A simple guide to account reconciliation

One of the first things good bookkeepers and accountants look for (or do) are account reconciliations.   Why?  Reconciliations are a critical control to help ensure your business’s financial integrity.  Properly reconciled accounts means all your transactions are accurately recorded.

Commonly reconciled accounts are bank and credit card; these should be done monthly. What does this mean?  Simply put: a reconciliation compares what’s in your accounting system to what’s in the bank (or owing on the credit card).  That said, there’s a little bit more to it, so let’s explore this further.

When performing a reconciliation, the goal isn’t a difference of zero.  It is normal (and okay) for the bank balance in your accounting records to differ from the balance on the bank statement due to timing differences.  What are timing differences?  Timing differences may exist because you wrote a cheque that hasn’t been cashed.  This cheque would show as funds out of your bank account in your accounting system but not on the bank statement.  Similarly, you may have recorded a customer payment in your accounting system but the funds haven’t come in from the credit card company.  These lags are called timing difference and are reconciling items.  The purpose of preparing a bank reconciliation is to detect any discrepancies between the bank and accounting records (aside from those due to normal timing differences).  Such discrepancies might exist due to an error on the part of the company or the bank.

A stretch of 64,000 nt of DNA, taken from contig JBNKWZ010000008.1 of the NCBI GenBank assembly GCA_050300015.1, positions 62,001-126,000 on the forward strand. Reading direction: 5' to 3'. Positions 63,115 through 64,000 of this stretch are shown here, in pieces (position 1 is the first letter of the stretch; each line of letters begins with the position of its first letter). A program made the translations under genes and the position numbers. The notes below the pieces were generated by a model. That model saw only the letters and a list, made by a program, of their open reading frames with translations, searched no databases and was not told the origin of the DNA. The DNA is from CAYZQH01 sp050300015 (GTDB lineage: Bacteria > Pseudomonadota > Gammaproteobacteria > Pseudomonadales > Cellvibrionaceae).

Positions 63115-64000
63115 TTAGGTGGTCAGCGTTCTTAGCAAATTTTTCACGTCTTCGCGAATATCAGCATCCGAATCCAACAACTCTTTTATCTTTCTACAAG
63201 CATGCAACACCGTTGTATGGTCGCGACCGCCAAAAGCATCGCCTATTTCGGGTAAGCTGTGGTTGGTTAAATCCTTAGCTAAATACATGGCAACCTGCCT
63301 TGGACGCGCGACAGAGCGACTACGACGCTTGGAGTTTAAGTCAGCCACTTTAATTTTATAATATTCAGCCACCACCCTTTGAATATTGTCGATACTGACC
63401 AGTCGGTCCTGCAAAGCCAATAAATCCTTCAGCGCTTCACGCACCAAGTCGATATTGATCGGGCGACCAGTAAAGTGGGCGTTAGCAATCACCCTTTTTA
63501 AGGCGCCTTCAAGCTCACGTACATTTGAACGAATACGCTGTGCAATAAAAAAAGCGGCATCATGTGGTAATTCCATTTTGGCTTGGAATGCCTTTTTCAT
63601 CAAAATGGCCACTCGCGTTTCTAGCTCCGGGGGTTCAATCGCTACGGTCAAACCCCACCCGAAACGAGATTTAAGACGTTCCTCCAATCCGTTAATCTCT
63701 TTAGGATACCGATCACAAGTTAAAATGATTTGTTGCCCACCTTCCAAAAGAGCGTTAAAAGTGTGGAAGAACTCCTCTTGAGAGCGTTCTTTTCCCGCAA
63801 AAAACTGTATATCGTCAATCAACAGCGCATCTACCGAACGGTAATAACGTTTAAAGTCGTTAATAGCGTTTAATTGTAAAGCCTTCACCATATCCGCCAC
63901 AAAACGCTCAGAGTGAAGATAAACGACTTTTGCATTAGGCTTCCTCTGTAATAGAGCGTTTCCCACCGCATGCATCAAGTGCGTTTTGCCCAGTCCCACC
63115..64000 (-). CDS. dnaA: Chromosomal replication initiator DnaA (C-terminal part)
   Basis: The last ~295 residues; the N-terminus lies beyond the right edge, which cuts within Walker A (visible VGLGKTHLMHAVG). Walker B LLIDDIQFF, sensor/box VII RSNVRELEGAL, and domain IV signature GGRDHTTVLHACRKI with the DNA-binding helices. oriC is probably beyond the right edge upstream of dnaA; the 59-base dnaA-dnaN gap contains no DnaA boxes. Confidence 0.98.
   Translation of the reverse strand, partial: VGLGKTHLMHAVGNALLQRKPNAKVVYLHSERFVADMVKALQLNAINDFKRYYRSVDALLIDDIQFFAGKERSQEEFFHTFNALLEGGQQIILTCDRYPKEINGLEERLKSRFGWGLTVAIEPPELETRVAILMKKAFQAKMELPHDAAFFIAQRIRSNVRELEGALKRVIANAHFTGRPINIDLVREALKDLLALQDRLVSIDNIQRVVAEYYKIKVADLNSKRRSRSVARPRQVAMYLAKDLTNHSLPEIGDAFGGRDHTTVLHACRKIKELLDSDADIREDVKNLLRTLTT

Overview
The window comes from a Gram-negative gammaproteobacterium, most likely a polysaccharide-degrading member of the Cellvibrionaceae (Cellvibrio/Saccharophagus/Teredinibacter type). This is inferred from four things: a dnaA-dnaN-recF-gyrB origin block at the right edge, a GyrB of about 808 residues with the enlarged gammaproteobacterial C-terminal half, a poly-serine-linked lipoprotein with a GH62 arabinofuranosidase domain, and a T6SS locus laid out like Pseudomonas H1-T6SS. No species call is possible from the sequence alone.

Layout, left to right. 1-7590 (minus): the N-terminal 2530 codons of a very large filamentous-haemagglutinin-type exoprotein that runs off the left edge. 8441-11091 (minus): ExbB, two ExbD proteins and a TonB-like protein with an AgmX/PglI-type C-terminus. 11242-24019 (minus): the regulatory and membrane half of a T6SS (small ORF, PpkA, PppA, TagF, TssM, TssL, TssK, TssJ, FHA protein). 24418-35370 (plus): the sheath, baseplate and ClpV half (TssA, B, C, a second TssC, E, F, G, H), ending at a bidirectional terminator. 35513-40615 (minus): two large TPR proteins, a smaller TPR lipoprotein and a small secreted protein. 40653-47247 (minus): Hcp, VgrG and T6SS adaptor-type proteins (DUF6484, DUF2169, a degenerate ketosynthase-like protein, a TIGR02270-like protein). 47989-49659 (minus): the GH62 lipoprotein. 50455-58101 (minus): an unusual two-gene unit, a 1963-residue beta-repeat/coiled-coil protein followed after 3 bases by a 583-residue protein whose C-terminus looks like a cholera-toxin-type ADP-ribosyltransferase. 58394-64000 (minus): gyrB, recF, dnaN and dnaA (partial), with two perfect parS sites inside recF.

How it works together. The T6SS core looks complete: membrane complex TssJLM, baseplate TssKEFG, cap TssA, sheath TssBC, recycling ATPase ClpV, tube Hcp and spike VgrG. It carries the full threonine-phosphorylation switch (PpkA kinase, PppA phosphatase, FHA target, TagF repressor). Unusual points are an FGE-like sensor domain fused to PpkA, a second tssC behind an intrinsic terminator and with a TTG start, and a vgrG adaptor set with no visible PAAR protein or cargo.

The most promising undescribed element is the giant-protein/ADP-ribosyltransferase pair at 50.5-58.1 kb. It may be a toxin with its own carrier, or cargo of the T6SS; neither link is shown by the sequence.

Final Thoughts

Reconciliations are controls for the accurate recording of transactions however, reconciliations don’t tell you if the transactions have been classified correctly.  In other words, the reconciliation tells you all amounts are in your accounting system but it doesn’t tell you if the amounts are in the right accounts.  This is where financial statement review and analysis comes in to play as another important component of your monthly process.  To ensure your financial information is complete and accurate, your monthly bookkeeping process must include reconciliations and reviews.

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